From Frustration to Elation

Discussion in 'Vintage Topic Archive (Sept - 2009)' started by reaHP, Jan 24, 2008.

  1. reaHP

    reaHP Guest

    It seems as though they could make the magazines work better out of the factory box.

    I have a C9. The original 8 round mag, and an additional 10 round mag, had the same problem, nose up jam on the last round in the clip. Like clockwork. After reading several posts on here where others had the same problem, I gave the magazines a little tweek, problem solved.

    The first 100 rounds this problem occured every mag. The next 50 rounds through the gun, (after the tweek), never a jam.

    NOW, I love my Hi-Point.
  2. just to save me the time to dig up old post, can you be more detail about how you tweek your mag? i'll be picking up my c9 in 5 days.

  3. reaHP

    reaHP Guest

    It has to do with the lips at the top of the mag where it actually holds the bullets in.
    On both of my magazines you could see how the bullets would try to tip up when you were placing them in the magazine. They would feed fine until the last shell in the magazine which would feed nose up and jam in front of the slide. I took a pair of pliers and bent the front of the feed lips in just slightly so that the bullets had more of a tendency to stay down. I put two full loads through both magazines after making that adjustment, and had no more occurance of the nose up jam.
  4. Doing the mag tweak will almost always solve the problem you had, and its not limited to HiPoint mags either. I have had to do this with a LOT of magazines I have for my rimfire guns, namely the single stack variety. One year I bought a Romanian M69 .22lr bolt action trainer and picked up three 5rd spare mags that were made in Taiwan. Out of four mags I had to tweak every single one because the rounds wanted to jump nose high as I was cycling the bolt. Closing the mag lips just a wee bit solved the problem, after that I never had another issue with the nose high jams.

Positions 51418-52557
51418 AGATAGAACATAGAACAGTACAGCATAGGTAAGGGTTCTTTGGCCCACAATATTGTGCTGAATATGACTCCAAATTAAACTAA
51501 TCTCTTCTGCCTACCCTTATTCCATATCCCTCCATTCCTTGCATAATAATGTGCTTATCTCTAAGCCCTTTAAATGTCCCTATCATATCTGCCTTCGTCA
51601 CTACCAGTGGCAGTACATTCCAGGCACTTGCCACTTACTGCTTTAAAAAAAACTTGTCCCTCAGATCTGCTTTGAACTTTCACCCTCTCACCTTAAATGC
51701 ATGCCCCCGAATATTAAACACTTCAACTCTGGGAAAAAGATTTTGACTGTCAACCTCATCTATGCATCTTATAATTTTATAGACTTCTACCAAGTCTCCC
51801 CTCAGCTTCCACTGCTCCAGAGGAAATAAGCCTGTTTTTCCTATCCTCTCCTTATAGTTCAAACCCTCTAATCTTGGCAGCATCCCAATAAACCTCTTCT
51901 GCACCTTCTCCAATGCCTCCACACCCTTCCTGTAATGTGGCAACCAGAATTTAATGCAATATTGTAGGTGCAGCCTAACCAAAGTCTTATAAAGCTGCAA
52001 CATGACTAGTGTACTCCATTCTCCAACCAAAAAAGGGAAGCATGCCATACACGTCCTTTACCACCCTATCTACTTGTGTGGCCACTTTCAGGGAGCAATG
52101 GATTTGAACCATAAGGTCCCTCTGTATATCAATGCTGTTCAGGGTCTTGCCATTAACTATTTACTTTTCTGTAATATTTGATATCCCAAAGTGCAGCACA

A lot of CF380 owners have to tweak the HiPoint mags so they feed properly with the shorter .380acp round. Mags for the C9 and CF380 are one in the same and from what I have seen they work better NIB with 9mm than .380. Once you tweak the mag to run with .380 you will almost always have to tweak it again so it feeds properly if used in the 9mm C9. So, if you get a mag or two from someone who owned the CF380 plan on tweaking the mag feed lips so they will work properly in your C9.
  5. I finally made it out to the range to fire my new C9. I loaded 6 rnds into my 8 mag and 8 rnds into my 10 mag for the first few times. I shot a total of 100 rounds of WWB. I had a total of 5 jams, 3 with 8 mag and 2 with 10 mag. It was either the next to last rnd or the 3rd to last rnd. Would the mag tweak be the fix I need?

    Also, what is the best way to set the site and for what distance? I'm planning on taking a CCW course soon and want to be as accurate as possible.

    This is my first semi-auto and I love it. :p
  6. reaHP

    reaHP Guest

    If the jams were nose up in front of the slide, then I would say yes. That was the telltale sign for me that that was the problem.

    I kept reading posts about the "break-in" period and hoped that the problem would work itself out without me having to adjust the mags. The performance of the gun after I made the adjustment was like night and day, and I was glad that I had gone ahead and done it.